Kinshasa-Democratic Republic of Congo-09-06-2013- The problem of street children in Kinshasa, continue to rise, despite more than two thousand former street and orphaned children have been housed and rehabilitated by a National government program. In the DR Congo, the street children are called “enfants sorciers”, meaning the witch kids who are usually victims of domestic violence, the HIV epidemic, early pregnancies, or the accusation of practicing voodoo. Most of the children have confessed to pick-pocketing, regular drug use, expecially marijuana and sniffing of petrol. A pilot project to rehabilitate thousands of children living on the streets of DR Congo is failing because government is excluding civil society from the rehabilitation program.Two years ago, the government began recruiting Kinshasa’s street kids and placing them into training centres under the auspices of the DR Congo National Service, to provide them trade skills, such as carpentry and tailoring. However following their graduation from life and trade skills training, the children often return to their old lives because there has been no planning by government on how the skills could be utilized by the kids to their benefit.

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Herbal High (18 of 18)
Eastleigh, Nairobi, Kenya
By Celeste Hibbert
26 May 2013

Kenyan labourers pack bunches of khat into banana leaves so they can be shipped to the UK. Sacks of khat arrive to Eastleigh at 2pm on a daily basis. The shrub and is ordered and bundled with the customer's name written on their sack. Local vendors then collect their parcels and sell them to local chewers. Khat is a a leafy stimulant native to the Horn of Africa and the Arabian Peninsula. In these areas, khat chewing has a long history as a social custom dating back thousands of years. Eastleigh, Nairobi, Kenya. May, 2013.

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Herbal High (15 of 18)
Eastleigh Nairobi, Kenya
By Celeste Hibbert
19 May 2013

20 boxes loaded with khat are ready to be sent to the UK

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Herbal High (17 of 18)
Eastleigh, Nairobi, Kenya
By Celeste Hibbert
19 May 2013

Kenyan labourers package khat for the UK. Somalis own the export business, but Kenyans are used as cheap labour.

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Herbal High (16 of 18)
Eastleigh, Nairobi, Kenya
By Celeste Hibbert
19 May 2013

A young Kenyan carries boxes of khat to a large truck headed for Nairobi's biggest airport. Four days a week, shipments of khat are sent to the UK for Somali diaspora communities. Khat is a a leafy stimulant native to the Horn of Africa and the Arabian Peninsula. In these areas, khat chewing has a long history as a social custom dating back thousands of years. Eastleigh, Nairobi, Kenya. May, 2013.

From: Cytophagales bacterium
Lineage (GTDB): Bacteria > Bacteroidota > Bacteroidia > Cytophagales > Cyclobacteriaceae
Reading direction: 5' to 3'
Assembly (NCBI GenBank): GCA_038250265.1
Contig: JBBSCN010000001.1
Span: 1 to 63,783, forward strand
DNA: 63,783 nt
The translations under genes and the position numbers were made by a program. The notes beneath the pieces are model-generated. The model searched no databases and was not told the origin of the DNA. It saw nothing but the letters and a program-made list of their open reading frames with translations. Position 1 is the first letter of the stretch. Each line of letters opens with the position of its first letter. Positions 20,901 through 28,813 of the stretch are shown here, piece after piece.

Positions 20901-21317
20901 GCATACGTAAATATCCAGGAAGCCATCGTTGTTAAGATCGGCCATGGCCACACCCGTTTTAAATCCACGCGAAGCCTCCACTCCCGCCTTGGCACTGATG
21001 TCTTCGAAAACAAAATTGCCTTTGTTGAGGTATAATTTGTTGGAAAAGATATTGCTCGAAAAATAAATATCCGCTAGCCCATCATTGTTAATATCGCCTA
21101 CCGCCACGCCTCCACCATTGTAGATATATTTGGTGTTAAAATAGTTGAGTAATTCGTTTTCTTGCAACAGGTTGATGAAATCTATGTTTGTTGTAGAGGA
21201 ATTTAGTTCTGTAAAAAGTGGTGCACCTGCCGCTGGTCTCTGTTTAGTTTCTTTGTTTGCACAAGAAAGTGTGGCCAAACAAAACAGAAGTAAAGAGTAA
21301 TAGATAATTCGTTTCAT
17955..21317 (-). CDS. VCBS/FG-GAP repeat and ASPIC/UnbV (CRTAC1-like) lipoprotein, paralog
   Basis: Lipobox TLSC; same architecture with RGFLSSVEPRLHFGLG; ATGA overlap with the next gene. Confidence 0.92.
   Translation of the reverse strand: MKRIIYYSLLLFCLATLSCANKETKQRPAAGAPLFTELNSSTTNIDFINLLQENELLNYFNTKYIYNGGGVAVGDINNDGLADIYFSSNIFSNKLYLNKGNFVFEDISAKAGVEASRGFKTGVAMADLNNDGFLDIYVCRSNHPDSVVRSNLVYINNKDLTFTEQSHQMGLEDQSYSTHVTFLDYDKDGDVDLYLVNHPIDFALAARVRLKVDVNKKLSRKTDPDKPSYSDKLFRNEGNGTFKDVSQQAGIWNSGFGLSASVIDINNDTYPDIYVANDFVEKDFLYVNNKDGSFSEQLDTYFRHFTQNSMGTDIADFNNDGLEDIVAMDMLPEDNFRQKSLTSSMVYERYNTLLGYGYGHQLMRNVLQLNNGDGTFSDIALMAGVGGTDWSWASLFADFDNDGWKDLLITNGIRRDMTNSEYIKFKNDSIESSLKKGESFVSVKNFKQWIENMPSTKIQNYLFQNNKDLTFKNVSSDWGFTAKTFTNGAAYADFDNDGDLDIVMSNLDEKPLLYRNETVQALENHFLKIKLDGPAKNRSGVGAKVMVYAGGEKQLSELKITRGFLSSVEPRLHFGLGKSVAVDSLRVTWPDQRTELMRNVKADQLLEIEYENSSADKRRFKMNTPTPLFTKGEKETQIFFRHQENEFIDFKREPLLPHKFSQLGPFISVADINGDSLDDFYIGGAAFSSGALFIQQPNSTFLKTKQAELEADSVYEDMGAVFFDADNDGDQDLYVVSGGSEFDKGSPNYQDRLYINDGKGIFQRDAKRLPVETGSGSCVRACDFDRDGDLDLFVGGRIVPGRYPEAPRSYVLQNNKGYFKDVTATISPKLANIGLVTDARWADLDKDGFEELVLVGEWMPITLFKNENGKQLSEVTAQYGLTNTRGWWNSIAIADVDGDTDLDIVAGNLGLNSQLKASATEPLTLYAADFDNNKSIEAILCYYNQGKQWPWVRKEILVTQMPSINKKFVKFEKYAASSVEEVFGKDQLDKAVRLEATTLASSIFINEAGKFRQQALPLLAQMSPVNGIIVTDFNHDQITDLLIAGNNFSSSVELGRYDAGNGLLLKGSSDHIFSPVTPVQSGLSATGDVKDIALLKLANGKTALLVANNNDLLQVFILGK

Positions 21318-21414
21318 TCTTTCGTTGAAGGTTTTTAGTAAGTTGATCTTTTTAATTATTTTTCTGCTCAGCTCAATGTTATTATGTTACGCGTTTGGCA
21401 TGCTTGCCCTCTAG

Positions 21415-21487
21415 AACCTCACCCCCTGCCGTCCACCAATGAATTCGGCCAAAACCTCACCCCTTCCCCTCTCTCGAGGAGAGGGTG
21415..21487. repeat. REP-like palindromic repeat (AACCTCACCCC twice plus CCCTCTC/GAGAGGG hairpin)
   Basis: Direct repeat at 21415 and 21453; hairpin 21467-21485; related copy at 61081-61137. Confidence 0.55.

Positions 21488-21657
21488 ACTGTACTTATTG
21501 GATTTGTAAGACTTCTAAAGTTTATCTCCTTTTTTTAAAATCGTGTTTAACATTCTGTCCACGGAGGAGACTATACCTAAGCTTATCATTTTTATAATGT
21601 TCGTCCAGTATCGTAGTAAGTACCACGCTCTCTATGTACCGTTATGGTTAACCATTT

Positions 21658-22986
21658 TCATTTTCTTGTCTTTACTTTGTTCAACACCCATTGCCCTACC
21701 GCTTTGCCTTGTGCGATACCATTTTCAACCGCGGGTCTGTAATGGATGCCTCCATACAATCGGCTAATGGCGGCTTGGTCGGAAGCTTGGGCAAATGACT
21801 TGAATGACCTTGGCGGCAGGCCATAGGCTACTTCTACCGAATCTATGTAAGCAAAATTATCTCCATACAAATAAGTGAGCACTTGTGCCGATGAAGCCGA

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Herbal High (5 of 18)
Eastleigh Nairobi, Kenya
By Celeste Hibbert
12 May 2013

Liban Olow chewed Khat everyday for 30 years. "I began to lose my memory. I sometimes forgot the names of my own children. When you chew, your priority is not providing food for your family. I used to chew and stay awake for 72 hours. if we ban Khat, then we would have a working nation, rather than a sleeping nation."

For one bunch of the best quality khat is $40 which is often shared between two people. Although for a bag of just the leaves, it can be as cheap as $1 a bag.

Local khat vendors come to Eastleigh to sell the stimulant as Somalis are their biggest customers. “I live outside, not here. Khat is more of a Somali thing, but I have to chew to show people it is not a bad thing,” says a local Kenyan trader.

Khat is also distributed within Nairobi. It is farmed in Meru and arrives in Eastleigh at 2pm everyday. It is preordered and bundled with the customers name written on their sack. Local vendors then collect their parcels and sell to local chewers.

The Advisory Council on the Misuse of Drugs (ACMD) in the UK reports that more than 2,500 tonnes, worth about £13.8m, was imported by the UK in 2011/12, bringing in £2.8m of tax revenues. Khat is still legal in the UK, even though it has been banned by the US and other European countries. Khat is shipped to the UK four days a week from Kenya.

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Herbal High (9 of 18)
Eastleigh Nairobi, Kenya
By Celeste Hibbert
11 Mar 2013

Sacks of khat arrive to Eastleigh at 2pm on a daily basis. The shrub and is ordered and bundled with the customer's name written on their sack. Local vendors then collect their parcels and sell them to local chewers. Khat is a a leafy stimulant native to the Horn of Africa and the Arabian Peninsula. In these areas, khat chewing has a long history as a social custom dating back thousands of years. Eastleigh, Nairobi, Kenya. March, 2013.

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Herbal High (10 of 18)
Eastleigh, Nairobi, Kenya
By Celeste Hibbert
10 Mar 2013

Khat is sold for relatively cheap prices. One bunch of the best quality khat which is often shared between two people costs $40. A bag of just the leaves can be as cheap as $1 a bag. Sacks of khat arrive to Eastleigh at 2pm on a daily basis. The shrub and is ordered and bundled with the customer's name written on their sack. Local vendors then collect their parcels and sell them to local chewers. Khat is a a leafy stimulant native to the Horn of Africa and the Arabian Peninsula. In these areas, khat chewing has a long history as a social custom dating back thousands of years. Eastleigh, Nairobi, Kenya. March, 2013.